“There was always been a sort of aura surrounding fast centuries,” once said the great Don Bradman, himself the owner of many unbelievably fast hundreds.
Two days ago, Chris Gayle scored one in 30 balls in an IPL match against Pune Warriors. It is the fastest hundred on record in all forms of professional cricket. But Bradman being Bradman achieved something even more mind-boggling during the course of a village game on November 2, 1931.
Up in the Blue Mountains in New South Wales is a village called Blackheath. On the fateful day, Bradman and his colleague from the New South Wales Sheffield Shield team, Oscar Wendell Bill, had been invited to a game against Lithgow. The game was meant for the inauguration of a new concrete pitch at their oval.
“The Lithgow experiment was new to me in that I had never seen a pitch with a malthoid top,” Bradman said many years later. “I’m still not sure if it was laid on a bitumen base or on concrete but it was perfectly flat and very smooth.”
Turf wickets are difficult — and rather expensive — to create and maintain in the countryside. Concrete wickets, on the other hand, are easy to make and require little maintenance. Just slap on a matting on the surface and get on with it.
“The pitch proved ideal for batting in that the ball came off it at a gentle pace and with a particularly uniform and predictable bounce,” Bradman said.
During the course of the innings, the Lithgow side brought on Bill Black, a bowler who had dismissed Bradman for 52 in a village game in September the same year, and had been boasting all over town about his conquest.
Bradman saw the bowler and famously said to Wendell Bill, “I think I will have a go.” What followed was brutality.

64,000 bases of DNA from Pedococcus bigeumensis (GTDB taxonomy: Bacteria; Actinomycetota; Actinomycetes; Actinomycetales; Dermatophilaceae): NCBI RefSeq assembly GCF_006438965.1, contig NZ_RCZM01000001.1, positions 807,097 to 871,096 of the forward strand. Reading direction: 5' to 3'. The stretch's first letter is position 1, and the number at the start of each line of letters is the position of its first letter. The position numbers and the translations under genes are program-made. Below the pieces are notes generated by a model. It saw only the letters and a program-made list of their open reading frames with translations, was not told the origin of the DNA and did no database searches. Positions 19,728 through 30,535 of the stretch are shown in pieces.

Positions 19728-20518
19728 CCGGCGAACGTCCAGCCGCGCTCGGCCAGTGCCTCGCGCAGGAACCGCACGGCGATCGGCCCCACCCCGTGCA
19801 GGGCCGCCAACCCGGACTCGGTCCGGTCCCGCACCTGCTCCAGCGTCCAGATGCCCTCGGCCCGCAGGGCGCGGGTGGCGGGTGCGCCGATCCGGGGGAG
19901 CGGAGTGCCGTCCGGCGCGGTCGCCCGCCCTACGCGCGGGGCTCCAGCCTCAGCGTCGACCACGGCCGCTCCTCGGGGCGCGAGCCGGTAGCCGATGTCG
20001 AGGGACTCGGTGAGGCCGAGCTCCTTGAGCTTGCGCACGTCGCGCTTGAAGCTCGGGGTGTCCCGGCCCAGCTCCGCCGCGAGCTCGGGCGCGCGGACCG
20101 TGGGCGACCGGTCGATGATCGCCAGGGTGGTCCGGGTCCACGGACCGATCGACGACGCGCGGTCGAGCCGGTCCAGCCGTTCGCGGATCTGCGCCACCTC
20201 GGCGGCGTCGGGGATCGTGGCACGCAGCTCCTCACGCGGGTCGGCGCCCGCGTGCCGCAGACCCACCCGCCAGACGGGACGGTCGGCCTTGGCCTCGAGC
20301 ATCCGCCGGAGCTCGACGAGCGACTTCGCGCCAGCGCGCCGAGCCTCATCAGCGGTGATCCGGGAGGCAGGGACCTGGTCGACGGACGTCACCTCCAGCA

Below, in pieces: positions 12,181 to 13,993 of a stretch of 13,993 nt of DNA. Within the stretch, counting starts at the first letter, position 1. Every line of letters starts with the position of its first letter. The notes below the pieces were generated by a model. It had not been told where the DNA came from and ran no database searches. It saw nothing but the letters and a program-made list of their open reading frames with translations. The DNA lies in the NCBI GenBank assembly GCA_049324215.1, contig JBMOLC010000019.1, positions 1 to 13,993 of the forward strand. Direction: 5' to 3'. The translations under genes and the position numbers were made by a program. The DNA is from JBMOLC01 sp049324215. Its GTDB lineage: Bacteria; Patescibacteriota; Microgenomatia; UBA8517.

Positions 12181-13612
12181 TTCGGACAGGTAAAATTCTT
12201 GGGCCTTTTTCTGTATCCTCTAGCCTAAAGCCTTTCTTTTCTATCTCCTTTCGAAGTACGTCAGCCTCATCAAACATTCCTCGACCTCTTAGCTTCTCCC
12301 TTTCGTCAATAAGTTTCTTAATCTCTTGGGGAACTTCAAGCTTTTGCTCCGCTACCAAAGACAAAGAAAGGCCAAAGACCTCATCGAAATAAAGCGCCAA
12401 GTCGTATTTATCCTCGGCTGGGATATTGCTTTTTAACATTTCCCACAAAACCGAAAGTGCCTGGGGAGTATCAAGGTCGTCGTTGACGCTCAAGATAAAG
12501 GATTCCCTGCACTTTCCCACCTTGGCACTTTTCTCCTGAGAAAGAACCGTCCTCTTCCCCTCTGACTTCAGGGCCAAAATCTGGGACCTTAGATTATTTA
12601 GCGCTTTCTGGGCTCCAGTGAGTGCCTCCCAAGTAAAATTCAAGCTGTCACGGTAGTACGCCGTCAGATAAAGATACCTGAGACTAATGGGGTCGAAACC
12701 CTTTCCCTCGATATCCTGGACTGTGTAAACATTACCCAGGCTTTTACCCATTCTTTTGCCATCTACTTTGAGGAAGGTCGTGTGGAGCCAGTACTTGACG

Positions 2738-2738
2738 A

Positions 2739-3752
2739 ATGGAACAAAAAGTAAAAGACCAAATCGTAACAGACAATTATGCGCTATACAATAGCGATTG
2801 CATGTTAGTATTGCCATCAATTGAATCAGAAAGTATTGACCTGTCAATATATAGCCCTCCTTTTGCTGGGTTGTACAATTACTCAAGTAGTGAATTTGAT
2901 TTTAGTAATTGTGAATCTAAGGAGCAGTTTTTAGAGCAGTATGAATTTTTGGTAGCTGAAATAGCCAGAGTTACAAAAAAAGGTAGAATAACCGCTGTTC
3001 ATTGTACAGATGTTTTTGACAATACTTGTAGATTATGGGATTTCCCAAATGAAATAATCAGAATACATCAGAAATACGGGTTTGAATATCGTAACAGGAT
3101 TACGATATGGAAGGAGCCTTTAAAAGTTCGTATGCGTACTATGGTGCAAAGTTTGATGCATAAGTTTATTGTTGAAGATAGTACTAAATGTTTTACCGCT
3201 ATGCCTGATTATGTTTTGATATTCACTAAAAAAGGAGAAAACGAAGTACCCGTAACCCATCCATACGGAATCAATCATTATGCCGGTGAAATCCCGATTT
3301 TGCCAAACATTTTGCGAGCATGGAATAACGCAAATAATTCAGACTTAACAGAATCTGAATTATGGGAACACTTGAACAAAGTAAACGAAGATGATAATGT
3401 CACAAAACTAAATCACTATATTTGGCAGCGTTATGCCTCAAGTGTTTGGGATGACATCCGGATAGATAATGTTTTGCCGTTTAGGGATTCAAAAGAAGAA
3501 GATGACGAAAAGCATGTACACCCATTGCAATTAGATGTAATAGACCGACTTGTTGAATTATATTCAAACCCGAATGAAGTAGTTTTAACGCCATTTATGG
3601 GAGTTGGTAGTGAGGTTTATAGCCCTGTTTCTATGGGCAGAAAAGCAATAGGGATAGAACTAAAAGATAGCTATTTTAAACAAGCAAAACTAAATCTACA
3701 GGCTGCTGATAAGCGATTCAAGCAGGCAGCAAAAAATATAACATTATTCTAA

“I scored 33 in the first over,” he said. “Three sixes, three fours and a two – and then getting a single off the last ball which gave me the strike for the second over in which I made 40 with four sixes and four fours. This gave Wendell the strike for the third over. He made one, after which I hit two sixes and a single. Wendell made a single off the fifth ball and then I finished the over with two fours and a six.”
In three eight-ball overs, Bradman had scored one hundred runs. The time estimated was 18 minutes which would be a comfortable world record despite the time lost while “the ball was being retrieved from across the road, front yards and pine trees…there were plenty of small boys scrambling for the honour of returning it,” notes the Bradman Foundation.
“It is important I think to emphasise that the thing was not planned,” Bradman said. “It happened purely by accident and everyone was surprised by the outcome no one more so than I. In fact I was unaware of the result until I subsequently read about it in the newspapers.”
Bradman made 256 in all in that innings, with 14 sixes and 29 fours. He kept the bat — a Sykes 4 Crown willow — with which he destroyed the Lithgow bowlers, possibly scoring some more hundreds with it in domestic and Test cricket through that summer before breaking it.
Later, Bradman gifted the bat to the Lithgow mayor Peter Sutton. It passed hands many times and now rests with the Bradman Foundation.
“I don’t know whether my hundred in three overs is a record,” Bradman said. “All I can say is that I have never heard of anything similar.” We haven’t, either.
The break-up of those three overs:
1st Over — 6, 6, 4, 2, 4, 4, 6, 1 (33, all to Bradman)
2nd Over — 6, 4, 4, 6, 6, 4, 6, 4 (40, all to Bradman)
3rd Over — 1*, 6, 6, 1, 1*, 4, 4, 6 (27 to Bradman, 2* to Wendell Bill).
References: The Bradman Trail & The Bradman Foundation. TAG:CYCSPL
When Bradman made 100 in 22 balls
REWIND — Impressed by Gayle’s achievements? Read about what Sir Donald did in 1931.By AR Hemant | Yahoo! Cricket – Thu 25 Apr, 2013 2:59 PM IST
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